Anderson and Hooper put Lancashire in command
Lancashire 187 (Loye 59*) and 200 for 3 (Hooper 100, Sutcliffe 81*) lead Worcestershire 146 (Anderson 6-49) by 241 runs
It's amazing what a winter's rest can do for a jaded fast bowler. At the end of last season, James Anderson was a shadow of the red-streaked menace who swept all before him in a meteoric rise to stardom. But eight months and several frustrating hours of net practice later, he has once again been allowed to make his mark on a first-class match.
After being kept on the sidelines throughout England's triumphant Test series in the Caribbean, Anderson marked his Old Trafford homecoming with a first-innings haul of 6 for 49, including four wickets in six overs this morning. His efforts paved the way for a day of Lancastrian dominance, which was underwritten by the coolest of centuries from the former West Indian captain, Carl Hooper.
Anderson's great strength as a bowler is his ability to conjure wickets from nothing deliveries - although when the magic deserts him, it can often be his greatest failing as well. But from the second ball of the day onwards, when Kadeer Ali wafted a leg-side delivery through to Warren Hegg, Anderson was pre-destined to produce one of those typically irrepressible spells. He followed up with a searing yorker that splattered Nadeem Malik's stumps (88 for 6), before pinning Gareth Batty in front for 0 (94 for 7). Andrew Hall dented his figures with a push for four and a slash that just evaded second slip, but when Andy Bichel had his off stump detonated for 3, Worcestershire were a perilous 102 for 8, having lost their last six wickets for 26.
At this stage, there was no indication of just how serene Hooper and his sidekick, Iain Sutcliffe, would find the batting conditions later in the day. Hall and Steve Rhodes rode what was left of Worcestershire's luck to reduce the deficit to a manageable 41, but in an ominous foreshadow of what might await them on the fourth day, it was the spinner Gary Keedy who applied the coup de grace. Hall smeared a slog-sweep to midwicket for 34, before Matt Mason toppled out of his crease to be smartly stumped by Hegg. In two mesmerically brief spells, Keedy had helped himself to 4 for 20.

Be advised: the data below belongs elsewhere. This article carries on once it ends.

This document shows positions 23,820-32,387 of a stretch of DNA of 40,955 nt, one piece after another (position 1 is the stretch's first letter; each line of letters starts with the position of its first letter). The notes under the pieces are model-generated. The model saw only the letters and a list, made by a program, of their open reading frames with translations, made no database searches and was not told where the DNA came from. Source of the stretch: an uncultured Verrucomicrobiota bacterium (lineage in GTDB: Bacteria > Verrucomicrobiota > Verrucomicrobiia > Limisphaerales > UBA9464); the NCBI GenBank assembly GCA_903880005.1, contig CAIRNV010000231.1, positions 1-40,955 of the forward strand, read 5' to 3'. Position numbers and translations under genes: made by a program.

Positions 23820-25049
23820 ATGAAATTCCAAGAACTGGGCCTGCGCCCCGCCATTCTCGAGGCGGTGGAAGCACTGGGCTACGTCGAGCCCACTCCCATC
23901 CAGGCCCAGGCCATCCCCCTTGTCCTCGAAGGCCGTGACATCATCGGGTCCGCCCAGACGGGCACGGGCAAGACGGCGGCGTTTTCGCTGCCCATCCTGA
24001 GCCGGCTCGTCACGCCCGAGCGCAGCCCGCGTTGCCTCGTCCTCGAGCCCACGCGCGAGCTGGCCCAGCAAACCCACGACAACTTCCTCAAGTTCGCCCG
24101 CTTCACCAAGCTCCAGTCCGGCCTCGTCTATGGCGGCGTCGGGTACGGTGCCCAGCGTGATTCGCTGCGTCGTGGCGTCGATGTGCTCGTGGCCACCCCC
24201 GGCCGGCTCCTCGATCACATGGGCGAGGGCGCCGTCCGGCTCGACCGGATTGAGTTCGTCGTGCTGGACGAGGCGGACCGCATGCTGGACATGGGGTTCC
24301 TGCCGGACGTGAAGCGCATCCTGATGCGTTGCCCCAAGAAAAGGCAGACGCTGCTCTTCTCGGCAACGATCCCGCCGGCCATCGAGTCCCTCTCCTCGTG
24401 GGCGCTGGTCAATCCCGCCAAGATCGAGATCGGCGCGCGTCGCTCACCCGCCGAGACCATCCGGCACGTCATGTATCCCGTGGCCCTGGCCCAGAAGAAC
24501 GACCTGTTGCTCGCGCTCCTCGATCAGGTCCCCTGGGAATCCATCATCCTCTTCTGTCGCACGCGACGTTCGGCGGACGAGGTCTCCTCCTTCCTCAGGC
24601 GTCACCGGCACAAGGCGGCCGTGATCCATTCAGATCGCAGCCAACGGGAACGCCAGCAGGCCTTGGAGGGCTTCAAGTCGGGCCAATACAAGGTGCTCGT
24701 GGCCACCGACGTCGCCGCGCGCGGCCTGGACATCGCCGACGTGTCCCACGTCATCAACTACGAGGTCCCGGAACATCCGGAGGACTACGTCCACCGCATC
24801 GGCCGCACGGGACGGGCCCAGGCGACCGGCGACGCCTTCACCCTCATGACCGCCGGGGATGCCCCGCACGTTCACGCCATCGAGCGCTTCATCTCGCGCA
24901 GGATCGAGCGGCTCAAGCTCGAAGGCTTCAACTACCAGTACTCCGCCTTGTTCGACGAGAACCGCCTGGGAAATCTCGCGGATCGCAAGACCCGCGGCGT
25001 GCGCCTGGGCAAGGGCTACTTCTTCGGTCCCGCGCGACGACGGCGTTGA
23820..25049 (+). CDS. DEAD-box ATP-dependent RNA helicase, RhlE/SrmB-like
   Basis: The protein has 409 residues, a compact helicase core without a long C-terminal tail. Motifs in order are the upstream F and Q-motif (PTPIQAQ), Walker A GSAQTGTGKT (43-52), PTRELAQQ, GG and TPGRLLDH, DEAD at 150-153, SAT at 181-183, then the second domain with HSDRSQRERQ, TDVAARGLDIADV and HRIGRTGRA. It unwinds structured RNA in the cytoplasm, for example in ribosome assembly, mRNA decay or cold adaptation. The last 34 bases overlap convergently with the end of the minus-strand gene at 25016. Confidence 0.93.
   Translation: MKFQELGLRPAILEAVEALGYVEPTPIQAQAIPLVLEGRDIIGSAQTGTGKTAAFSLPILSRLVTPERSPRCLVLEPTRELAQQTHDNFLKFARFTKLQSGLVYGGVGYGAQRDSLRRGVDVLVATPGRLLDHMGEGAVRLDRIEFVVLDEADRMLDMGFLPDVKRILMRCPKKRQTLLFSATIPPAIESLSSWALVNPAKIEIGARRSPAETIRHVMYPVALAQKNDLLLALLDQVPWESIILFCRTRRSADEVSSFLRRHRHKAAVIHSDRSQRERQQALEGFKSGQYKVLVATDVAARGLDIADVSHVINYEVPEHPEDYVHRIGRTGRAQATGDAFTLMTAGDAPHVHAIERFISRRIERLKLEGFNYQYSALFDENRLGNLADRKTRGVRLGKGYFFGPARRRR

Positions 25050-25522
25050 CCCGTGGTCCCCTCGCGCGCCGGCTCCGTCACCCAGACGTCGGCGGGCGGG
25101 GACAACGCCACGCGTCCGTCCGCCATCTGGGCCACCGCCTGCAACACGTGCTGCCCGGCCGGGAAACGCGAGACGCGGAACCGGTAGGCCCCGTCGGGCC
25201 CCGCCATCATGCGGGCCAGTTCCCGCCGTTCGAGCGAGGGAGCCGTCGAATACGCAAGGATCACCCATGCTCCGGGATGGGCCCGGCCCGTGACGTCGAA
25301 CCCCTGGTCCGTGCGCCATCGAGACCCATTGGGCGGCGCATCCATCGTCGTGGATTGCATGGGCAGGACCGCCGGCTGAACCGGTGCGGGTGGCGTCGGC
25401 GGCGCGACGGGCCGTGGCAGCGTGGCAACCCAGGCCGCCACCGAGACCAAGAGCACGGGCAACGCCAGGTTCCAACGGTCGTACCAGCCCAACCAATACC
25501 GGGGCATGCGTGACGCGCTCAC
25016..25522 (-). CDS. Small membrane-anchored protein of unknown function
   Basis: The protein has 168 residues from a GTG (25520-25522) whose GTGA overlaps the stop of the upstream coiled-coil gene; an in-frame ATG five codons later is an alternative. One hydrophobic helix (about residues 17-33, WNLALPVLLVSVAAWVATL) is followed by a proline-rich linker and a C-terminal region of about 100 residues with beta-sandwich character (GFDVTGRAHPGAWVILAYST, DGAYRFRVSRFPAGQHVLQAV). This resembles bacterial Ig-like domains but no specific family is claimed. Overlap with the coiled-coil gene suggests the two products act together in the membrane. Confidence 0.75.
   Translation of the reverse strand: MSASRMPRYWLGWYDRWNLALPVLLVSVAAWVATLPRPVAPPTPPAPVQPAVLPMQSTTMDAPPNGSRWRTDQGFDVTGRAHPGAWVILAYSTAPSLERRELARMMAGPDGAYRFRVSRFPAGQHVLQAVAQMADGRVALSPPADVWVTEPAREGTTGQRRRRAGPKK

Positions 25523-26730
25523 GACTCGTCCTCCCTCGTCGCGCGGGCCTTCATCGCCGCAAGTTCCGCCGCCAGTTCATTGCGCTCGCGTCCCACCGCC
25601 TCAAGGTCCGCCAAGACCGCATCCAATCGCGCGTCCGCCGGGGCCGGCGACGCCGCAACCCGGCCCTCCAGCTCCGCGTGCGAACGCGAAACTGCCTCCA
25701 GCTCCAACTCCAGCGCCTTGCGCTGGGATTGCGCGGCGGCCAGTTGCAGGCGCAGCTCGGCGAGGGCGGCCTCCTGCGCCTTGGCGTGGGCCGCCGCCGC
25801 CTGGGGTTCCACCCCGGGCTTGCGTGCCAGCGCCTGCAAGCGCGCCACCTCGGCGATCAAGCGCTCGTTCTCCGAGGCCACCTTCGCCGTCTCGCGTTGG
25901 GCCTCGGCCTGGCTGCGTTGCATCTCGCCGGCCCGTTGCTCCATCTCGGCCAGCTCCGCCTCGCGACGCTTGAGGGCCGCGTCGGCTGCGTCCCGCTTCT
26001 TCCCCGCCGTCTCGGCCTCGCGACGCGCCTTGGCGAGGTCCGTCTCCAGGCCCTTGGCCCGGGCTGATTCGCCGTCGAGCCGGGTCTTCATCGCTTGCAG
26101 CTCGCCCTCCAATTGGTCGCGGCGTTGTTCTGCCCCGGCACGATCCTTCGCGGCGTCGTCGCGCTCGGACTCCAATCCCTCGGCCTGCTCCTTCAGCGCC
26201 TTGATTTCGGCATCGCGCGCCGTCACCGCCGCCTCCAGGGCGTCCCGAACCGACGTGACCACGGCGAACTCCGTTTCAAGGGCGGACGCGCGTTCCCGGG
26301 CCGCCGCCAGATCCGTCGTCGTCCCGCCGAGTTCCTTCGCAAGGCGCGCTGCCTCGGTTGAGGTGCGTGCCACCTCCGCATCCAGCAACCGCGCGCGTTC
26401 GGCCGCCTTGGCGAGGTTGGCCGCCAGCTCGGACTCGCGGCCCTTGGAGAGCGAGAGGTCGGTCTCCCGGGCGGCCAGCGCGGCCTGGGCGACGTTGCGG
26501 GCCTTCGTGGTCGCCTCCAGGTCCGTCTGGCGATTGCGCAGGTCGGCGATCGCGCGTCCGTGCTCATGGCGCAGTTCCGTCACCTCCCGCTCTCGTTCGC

Lancashire began their second innings in a trance, as if they couldn't believe they had been handed control of the match. They reached lunch unscathed, but the early introduction of Batty paid instant dividends, as Mark Chilton played back and was rapped on the pads for 12. And with Mal Loye still recovering from his back spasm, Stuart Law had not got off the mark when he flicked his third delivery, a leg-stump half-volley from Mason, tamely to Kadeer at square leg. Perhaps he had heard rumours that the England selectors were sniffing around the ground.
At 32 for 2, Lancashire were one wicket away from relinquishing their grip on the game, and their engine room of Hooper and Law had contributed all of nine runs in three innings. It could mean only one thing. Hooper avoided his duck by depositing Batty for a one-bounce four, followed up with an uppercut to third man, and then left his crease once again for another lofted boundary. But he wasn't satisfied with just a statement of intent - he was determined to make a speech. With Sutcliffe chugging along contentedly beside him, Hooper reigned in his attacking instincts, just as the sun burst through the cloud cover to transform the match conditions.
After six consecutive maidens, Sutcliffe broke the deadlock with a sweet cover-drive for four, before Hooper square-drove Hall to move into the forties. The pair brought up their half-centuries in quick succession - Sutcliffe with a piercing extra-cover drive, Hooper with a tickled single to fine leg that typified an innings of uncommon patience.
Worcestershire were devoid of ideas. Batty's lack of variety was in stark contrast to the flight and invention shown by his opposite number Keedy, while the seamers could do no more than keep a tight line as the pitch lost its venom and the ball lost its shine. The only sniff of a chance came with Hooper on 99, when he all but ran himself out while sizing up a quick single to short third man. Next ball, however, he found the gap he had been aiming for, and trotted through to complete a fine century.
Three balls later, Hooper gifted Worcestershire a late breakthrough as he chased a wide one from Bichel, but Sutcliffe and Keedy shut out the rest of the day. With a lead of 241 and seven wickets in hand, it will take an improbable chain of events for Lancashire to squander such a position of strength.
Andrew Miller is assistant editor of Wisden Cricinfo.